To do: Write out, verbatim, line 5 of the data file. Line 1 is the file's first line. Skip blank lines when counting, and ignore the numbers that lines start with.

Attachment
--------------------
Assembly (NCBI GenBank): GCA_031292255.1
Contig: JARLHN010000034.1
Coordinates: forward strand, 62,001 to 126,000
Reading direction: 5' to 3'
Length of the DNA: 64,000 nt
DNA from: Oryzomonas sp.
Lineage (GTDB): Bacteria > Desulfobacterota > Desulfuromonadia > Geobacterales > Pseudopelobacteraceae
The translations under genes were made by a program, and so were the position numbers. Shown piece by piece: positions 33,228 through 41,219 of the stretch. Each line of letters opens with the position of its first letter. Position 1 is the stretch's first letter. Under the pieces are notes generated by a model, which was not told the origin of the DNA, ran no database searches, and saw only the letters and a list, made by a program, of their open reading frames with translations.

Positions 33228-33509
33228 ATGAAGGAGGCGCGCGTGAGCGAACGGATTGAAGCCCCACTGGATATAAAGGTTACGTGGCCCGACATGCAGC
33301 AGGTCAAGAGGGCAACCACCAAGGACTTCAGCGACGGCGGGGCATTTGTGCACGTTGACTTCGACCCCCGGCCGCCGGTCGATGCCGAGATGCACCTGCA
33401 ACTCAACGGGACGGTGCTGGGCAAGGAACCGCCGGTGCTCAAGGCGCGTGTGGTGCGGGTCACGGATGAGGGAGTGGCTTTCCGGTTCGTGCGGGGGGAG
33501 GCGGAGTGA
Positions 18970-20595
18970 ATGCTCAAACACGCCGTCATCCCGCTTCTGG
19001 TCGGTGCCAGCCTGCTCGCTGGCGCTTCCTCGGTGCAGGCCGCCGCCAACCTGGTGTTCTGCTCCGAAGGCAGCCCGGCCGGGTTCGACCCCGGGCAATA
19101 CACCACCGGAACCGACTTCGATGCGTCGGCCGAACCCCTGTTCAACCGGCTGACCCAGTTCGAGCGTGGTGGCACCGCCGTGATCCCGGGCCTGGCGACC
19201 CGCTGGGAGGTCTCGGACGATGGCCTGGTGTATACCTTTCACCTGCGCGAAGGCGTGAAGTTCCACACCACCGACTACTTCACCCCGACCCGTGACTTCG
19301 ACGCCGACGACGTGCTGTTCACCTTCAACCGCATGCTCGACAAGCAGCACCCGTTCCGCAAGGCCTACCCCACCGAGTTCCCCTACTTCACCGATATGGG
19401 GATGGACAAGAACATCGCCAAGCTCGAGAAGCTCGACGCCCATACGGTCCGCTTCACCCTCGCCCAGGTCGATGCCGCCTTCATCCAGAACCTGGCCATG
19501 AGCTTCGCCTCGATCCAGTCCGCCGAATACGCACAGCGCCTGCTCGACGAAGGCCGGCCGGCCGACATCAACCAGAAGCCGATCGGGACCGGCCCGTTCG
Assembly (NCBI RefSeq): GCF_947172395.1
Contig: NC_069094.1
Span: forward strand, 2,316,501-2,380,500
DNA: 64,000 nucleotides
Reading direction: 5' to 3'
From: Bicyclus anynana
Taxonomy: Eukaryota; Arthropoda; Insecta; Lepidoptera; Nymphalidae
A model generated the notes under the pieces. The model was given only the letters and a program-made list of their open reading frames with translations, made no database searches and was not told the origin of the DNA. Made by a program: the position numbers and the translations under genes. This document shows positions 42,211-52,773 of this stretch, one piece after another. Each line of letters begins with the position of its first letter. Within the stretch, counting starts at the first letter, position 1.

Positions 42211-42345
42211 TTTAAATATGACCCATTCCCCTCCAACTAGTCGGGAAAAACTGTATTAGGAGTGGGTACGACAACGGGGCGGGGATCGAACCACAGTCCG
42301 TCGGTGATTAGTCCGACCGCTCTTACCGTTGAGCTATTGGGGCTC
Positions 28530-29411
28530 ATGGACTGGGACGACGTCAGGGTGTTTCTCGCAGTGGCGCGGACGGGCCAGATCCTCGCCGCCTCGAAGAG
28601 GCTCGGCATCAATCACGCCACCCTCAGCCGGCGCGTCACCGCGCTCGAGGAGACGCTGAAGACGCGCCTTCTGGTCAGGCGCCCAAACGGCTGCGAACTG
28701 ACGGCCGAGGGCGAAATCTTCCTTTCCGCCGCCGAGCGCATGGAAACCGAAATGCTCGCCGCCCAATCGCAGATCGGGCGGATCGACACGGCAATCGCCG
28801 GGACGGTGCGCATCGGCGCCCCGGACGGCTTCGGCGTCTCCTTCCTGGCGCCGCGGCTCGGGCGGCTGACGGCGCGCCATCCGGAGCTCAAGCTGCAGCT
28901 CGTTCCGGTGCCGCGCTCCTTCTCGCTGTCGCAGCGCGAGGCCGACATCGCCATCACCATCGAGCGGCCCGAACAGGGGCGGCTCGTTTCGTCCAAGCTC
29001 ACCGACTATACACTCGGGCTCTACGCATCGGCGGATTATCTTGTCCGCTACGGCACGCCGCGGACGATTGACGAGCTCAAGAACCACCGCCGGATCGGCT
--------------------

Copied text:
Length of the DNA: 64,000 nt